Rotterdam residents and former elected officials Robert Godlewski and John Mertz have filed a complaint against the Town Board alleging board members violated the town’s political sign law and oath of office.
The complaint filed Thursday to the code enforcement officer accuses board members of “intentionally, willfully and knowingly violating the Town of Rotterdam Code” by placing political lawn signs throughout town.
A 1996 local law states that political signs cannot be placed until Sept. 1. The law is the subject of a public hearing at 5:30 p.m. Wednesday on whether to repeal the law since the governor has moved the primaries to June.
In the complaint, Godlewski and Mertz said some of the elected officials running for office had erected signs before a resolution to hold the public hearing was discussed.
During the Town Board’s June 9 meeting it was indicated by the two Town Board members not running for election – Evan Christou and Samantha Miller-Herrera– that any change to the law would not affect this year’s election, according to the complaint.
Mertz and Godlewski said because the law isn’t being upheld by the board, the members have therefore also violated their oath of office.
“As a society, there is a valid expectation that elected officials uphold the law and recognize they are not immune or above the law,” states the complaint. “In this case, the violation of the local law is not about political lawn signs; it is about the intentional, willful and blatant disregard for the applicability of the law to their actions.”
Mertz, who is the Rotterdam Republican Committee chairman, and Godlewski, a registered Democrat, said the move isn’t political.
“Compliance with the law is our only expectation,” he said.
Signs have been placed throughout town supporting various candidates. One of them, Joe Guidarelli, who is currently on the board and running for town supervisor, said not being allowed to have the signs up is a violation of his First Amendment rights.
“We live in the town of Rotterdam – not Moscow,” Guidarelli said. “The town’s sign ordinance is unconstitutional and the Supreme Court of the United States has made this perfectly clear on multiple occasions.”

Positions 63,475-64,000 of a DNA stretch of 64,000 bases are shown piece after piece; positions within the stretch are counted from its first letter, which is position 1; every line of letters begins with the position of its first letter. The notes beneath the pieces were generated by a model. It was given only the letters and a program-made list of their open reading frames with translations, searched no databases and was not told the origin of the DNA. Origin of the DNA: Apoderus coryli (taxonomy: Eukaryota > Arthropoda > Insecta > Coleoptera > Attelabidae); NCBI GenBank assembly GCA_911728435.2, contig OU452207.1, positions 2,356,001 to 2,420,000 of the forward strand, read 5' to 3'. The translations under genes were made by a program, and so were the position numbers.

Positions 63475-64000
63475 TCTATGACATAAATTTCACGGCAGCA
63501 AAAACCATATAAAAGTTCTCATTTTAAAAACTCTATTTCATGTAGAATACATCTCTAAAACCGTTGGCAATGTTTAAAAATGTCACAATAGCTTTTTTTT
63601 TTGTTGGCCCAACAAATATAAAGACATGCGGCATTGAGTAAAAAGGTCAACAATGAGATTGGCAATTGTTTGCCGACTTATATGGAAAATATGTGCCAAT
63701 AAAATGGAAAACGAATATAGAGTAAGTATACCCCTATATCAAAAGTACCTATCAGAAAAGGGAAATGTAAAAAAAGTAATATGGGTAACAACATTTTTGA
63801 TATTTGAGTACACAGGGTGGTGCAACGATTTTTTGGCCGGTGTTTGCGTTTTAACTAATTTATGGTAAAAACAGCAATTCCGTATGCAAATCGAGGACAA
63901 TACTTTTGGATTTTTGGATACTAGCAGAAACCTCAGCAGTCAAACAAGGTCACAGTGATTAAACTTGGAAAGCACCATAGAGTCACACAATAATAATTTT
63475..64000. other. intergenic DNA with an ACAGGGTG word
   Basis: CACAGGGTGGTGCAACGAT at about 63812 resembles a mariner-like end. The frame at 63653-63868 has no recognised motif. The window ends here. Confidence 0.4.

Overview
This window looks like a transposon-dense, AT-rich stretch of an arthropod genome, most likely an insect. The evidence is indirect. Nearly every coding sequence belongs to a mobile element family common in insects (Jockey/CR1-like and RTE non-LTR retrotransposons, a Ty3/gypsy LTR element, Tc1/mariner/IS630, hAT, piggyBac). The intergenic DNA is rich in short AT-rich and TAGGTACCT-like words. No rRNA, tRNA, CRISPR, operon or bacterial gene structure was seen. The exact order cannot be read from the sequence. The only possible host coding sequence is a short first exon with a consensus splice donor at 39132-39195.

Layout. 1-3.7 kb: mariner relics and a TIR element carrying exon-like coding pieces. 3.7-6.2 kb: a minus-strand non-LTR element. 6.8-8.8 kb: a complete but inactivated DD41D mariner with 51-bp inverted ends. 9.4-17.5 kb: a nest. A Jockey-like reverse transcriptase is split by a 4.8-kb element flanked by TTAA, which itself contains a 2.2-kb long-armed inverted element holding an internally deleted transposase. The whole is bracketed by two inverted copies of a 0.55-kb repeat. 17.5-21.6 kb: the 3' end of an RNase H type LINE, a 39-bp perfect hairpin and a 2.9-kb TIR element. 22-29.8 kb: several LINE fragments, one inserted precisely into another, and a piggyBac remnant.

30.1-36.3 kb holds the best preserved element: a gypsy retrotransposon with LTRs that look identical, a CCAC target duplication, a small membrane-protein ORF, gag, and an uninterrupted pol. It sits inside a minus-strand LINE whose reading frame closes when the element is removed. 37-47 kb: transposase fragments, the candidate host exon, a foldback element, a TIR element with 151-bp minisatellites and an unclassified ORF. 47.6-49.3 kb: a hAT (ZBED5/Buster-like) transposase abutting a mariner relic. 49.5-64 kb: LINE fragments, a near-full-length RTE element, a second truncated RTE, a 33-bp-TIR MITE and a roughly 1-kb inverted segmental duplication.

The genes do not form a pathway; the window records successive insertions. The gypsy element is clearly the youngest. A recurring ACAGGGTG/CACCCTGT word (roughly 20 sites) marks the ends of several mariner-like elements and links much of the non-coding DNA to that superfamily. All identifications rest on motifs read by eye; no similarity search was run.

Guidarelli said those cases include City of Ladue v. Gilleo and Reed v. Town of Gilbert.
Godlewski disagreed with Guidarelli.
“They might have a First Amendment right but anybody who reads any Supreme Court decisions on that right knows that it’s not carte blanche,” Godlewski said. “There are restrictions because town governments have home rule authority.”
Clerk Diane Marco, who is seeking re-election, had two large signs and a few smaller ones erected on the front lawn of her Curry Road home.
“It’s interesting that the same guy who got called out for improperly using the insignia of the Conservative Party is now trying to prevent Rotterdam residents from exercising their First Amendment rights,” Marco said in an emailed statement.
Board member Stephen Signore, who is seeking re-election, questioned how Mertz can complain about compliance with the law when there are still signs up for Paul DeLorenzo, who ran for state Assembly last year. He said the law also requires that signs must be taken down no more than 14 days after Election Day.
“It’s now been up over a year,” Signore said.
In the complaint, Mertz and Godlewski note that under the law it is presumed that the candidate whose name is on the sign is solely responsible for the sign.
Town Supervisor Steven Tommasone said the complaint will be considered during the town’s public hearing on the law.